THE new community schools initiative should be renamed to reflect more accurately work at local level, university researchers suggest in a 95-page analysis of the operation of the first phases of the programme in Stirling Council.
An inquiry led by Professor Julie Allan of Stirling University concludes that there have been "substantial" achievements since the launch in 1999 but there is a "continuing need for attitude changes in all front-line staff" if the needs of children are to be met.
Staff in education, health and social work are still coming to terms with the new focus on children and families and need more time to work collaboratively. A name change "may be propitious at some point", the academics suggest.
Workers in each sector report considerable progress in understanding other services, looking at the needs of the whole child and the role of other agencies. Sometimes practice is slow to change despite significant staff development and work-shadowing programmes.
Inter-agency co-operation has sharpened work with vulnerable children and families, tackled poor health in communities and involved young people more in education. In primaries, children draw up their own personal learning plans.
The researchers state: "According to headteachers, while some interventions were more successful than others, no cases failed to show any improvement."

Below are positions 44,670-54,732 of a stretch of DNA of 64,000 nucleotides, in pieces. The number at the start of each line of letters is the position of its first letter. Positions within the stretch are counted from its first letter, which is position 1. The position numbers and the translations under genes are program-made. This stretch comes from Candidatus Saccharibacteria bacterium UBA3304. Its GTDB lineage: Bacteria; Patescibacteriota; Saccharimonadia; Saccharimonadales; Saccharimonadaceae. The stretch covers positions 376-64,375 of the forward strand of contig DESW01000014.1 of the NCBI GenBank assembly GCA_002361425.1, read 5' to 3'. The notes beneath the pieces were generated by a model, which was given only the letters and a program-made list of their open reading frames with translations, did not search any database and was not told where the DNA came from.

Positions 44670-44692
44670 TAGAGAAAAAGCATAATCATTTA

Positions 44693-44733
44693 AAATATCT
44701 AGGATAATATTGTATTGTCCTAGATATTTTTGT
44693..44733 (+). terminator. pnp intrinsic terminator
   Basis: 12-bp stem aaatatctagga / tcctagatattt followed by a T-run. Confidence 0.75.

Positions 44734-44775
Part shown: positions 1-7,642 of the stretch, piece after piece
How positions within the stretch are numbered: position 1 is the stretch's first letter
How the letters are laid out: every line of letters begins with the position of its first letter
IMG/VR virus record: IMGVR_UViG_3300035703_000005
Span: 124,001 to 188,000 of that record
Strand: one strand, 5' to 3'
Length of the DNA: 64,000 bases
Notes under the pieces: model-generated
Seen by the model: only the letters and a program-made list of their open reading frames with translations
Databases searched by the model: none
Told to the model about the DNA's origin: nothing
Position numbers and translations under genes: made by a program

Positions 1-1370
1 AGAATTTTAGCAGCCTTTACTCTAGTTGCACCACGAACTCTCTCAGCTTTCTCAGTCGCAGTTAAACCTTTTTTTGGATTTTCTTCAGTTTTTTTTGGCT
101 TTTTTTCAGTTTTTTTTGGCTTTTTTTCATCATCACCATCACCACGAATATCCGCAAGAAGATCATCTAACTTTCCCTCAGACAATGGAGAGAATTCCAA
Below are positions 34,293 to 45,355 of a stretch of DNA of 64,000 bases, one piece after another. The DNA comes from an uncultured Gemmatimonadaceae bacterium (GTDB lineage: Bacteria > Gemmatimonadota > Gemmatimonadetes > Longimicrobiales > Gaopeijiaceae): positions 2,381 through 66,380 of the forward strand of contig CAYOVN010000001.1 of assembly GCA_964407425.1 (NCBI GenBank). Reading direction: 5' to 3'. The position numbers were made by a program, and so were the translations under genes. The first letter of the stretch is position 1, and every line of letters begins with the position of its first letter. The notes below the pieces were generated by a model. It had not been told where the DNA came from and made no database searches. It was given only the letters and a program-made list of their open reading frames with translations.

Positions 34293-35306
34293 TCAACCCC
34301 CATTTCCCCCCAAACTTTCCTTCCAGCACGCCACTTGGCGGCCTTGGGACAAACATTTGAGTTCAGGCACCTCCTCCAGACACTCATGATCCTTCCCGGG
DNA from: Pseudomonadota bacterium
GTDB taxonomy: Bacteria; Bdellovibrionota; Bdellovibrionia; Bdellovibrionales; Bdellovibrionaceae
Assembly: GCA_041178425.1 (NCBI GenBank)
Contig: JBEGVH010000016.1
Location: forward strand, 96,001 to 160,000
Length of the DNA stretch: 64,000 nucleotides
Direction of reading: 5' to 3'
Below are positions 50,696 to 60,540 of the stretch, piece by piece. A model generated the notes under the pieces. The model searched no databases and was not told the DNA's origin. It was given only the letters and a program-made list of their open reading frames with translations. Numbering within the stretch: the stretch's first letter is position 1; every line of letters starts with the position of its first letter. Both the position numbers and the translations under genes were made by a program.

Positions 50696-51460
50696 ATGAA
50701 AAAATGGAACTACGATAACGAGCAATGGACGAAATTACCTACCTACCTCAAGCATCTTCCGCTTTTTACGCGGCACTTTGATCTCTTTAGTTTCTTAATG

Parents said the home-link worker gave them a clearer picture about difficult behaviours in schools. One said: "I thought, well that's good because the school finishes and then you're left in limbo for so many weeks. If there is a problem I like to know I can get in touch."
But Professor Allan's research highlights the difficulties that staff have in grasping the new community school concept when a quarter of social work posts remained unfilled and social workers often had only "patchy" awareness about the initiative.
THE HOME FRONT
The researchers highlight the Bannockburn home-school link programme whose activities included:
* Helping a mother establish new home routines to overcome the habitual lateness and absences of three children.
* Working with a P6 bully and with the main victim who also had a health problem.
* Working with a parent to develop more productive, non-confrontational relations.
* Helping to get looked-after children to social events.